Vision Zero

Our goal is to have zero deaths or life-altering injuries due to roadway design or user error in San Mateo and Santa Clara Counties.

Vision Zero began in 1997 in Sweden when the Parliament introduced a policy aimed to eliminate deaths and major injuries on their roads by 2020, with accompanying strategies. Vision Zero is the idea that every traffic collision is preventable, whether through engineering, education or enforcement. Since 1997, Sweden has been able to reduce their traffic fatalities by about 50%.

Silicon Valley Bicycle Coalition (SVBC) has always believed that safety is a key issue for people biking. Numerous studies show that there are four types of people biking: strong and fearless, enthused and confident, and interested but concerned, and no way, no how. It is typically the “interested but concerned” group that is the largest, and it is those people we must target when thinking of building infrastructure that will attract them to try riding a bike or creating new policies to support bicycling. The Office of Traffic Safety showed that there were 256 pedestrians injured or killed and 244 bicyclists injured or killed in San Mateo County in 2012; and 577 pedestrians injured or killed and 746 bicyclists injured or killed in Santa Clara County in 2012. However, studies show the injury rate to people biking decreases as rates of bicycling increases. Bicycling isn’t inherently more dangerous than driving or walking, but it is that perception that needs to be addressed.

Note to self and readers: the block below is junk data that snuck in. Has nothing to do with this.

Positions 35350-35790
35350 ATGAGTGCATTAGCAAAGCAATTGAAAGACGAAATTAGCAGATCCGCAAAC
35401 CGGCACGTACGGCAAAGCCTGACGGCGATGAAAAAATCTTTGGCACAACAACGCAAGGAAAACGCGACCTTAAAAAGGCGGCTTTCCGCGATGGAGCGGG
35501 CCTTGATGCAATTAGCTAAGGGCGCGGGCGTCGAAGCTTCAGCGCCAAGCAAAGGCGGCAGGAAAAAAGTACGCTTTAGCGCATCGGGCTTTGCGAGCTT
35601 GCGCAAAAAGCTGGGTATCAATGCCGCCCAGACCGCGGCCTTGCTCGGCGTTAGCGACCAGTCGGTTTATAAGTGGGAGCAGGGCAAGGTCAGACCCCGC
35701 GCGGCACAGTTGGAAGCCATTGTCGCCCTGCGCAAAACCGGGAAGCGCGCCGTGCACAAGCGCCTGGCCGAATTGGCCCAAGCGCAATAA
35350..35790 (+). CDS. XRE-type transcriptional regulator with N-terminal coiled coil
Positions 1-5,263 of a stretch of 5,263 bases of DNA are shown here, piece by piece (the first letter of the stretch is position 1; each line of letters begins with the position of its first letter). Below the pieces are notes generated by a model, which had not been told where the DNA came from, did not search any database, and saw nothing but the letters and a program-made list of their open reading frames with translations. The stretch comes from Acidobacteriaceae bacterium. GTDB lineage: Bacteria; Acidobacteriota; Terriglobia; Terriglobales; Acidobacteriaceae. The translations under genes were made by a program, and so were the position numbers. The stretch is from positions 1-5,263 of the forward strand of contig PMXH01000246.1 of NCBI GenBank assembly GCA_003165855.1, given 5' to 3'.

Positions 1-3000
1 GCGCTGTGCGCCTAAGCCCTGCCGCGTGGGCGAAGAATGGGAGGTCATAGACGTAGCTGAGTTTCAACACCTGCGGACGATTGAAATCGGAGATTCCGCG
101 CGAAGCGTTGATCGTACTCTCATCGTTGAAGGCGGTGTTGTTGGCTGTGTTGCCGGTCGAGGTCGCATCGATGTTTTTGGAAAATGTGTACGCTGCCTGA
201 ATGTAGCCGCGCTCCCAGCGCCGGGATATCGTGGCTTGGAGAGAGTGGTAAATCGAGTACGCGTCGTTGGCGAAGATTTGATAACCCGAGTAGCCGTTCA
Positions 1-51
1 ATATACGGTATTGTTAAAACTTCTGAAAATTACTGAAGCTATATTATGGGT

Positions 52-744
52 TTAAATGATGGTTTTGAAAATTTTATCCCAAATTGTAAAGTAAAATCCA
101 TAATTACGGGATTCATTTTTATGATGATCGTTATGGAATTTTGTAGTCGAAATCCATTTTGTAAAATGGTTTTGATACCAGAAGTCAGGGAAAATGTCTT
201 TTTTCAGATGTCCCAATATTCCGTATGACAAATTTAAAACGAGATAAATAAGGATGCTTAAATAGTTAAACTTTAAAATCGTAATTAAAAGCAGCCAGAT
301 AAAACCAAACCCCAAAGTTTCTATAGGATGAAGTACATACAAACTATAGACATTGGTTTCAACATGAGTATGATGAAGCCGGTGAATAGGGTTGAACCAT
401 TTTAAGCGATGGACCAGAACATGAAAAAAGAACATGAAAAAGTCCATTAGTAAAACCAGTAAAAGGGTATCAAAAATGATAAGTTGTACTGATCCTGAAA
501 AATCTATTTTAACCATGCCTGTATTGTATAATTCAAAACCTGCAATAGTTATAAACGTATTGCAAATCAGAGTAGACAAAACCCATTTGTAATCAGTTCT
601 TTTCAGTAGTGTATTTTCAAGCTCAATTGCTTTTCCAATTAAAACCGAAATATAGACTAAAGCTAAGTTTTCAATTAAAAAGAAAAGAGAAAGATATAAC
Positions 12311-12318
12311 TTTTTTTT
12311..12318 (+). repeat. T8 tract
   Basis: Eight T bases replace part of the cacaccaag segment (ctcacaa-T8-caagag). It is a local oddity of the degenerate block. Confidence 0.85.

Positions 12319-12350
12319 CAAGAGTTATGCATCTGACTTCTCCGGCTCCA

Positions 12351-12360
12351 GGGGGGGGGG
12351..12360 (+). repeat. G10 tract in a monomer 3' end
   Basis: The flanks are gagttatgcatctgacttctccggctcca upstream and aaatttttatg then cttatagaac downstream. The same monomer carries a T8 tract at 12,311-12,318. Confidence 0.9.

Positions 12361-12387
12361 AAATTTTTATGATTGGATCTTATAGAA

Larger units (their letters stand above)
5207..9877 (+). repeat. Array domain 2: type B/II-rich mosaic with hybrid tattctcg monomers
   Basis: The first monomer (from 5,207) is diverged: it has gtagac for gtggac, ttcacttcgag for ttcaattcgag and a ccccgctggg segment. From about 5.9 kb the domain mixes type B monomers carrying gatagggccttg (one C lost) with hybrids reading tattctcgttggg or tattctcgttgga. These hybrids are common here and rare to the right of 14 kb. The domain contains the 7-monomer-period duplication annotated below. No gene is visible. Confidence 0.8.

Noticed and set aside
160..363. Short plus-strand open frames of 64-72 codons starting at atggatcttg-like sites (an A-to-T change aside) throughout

In 2011, SVBC co-hosted a safety summit with Stanford Healthcare, who was concerned about the high rate of bicyclists who came into the trauma center with fatal or life-threatening injuries. Out of this meeting the Roadway Safety Solutions Team (RSST) was born, a coalition of diverse stakeholders with the purpose of overcoming the challenges of the multijurisdictional nature of Silicon Valley, helping to coordinate efforts between cities, and minimizing roadway user confusion. Since then, the RSST has been working on various projects focused on infrastructure, education and behavior, and enforcement to help further these goals.

In recent years, Vision Zero has gained momentum around the United States, with New York City and San Francisco adopting Vision Zero plans in 2014. In 2015, the United State Department of Transportation issued the Mayor’s Challenge for Safer People, Safer Streets, challenging cities to address safety concerns on their roadways. Shortly after, the Vision Zero Act of 2015 was introduced in Congress, which would provide funding to cities that adopted a Vision Zero plan.


Current programs:
The Commercial Vehicle Driver Training, offered by Silicon Valley Bicycle Coalition to companies that utilize professional drivers for employee alternative transportation, provides information on best practices for driving large commercial vehicles when sharing the road with bicycles and pedestrians. We cover bicycling rules of the road, common causes of bicycle/vehicle/pedestrian conflict, anticipated bicyclist behavior in various situations, Bay Area-specific cases, and maneuvering skills for optimum predictability and collision prevention. This training is designed to improve safety and comfort for all users of the road.

Current campaigns


Recent News

Vision Zero Toolkit to debut at Silicon Valley Bike Summit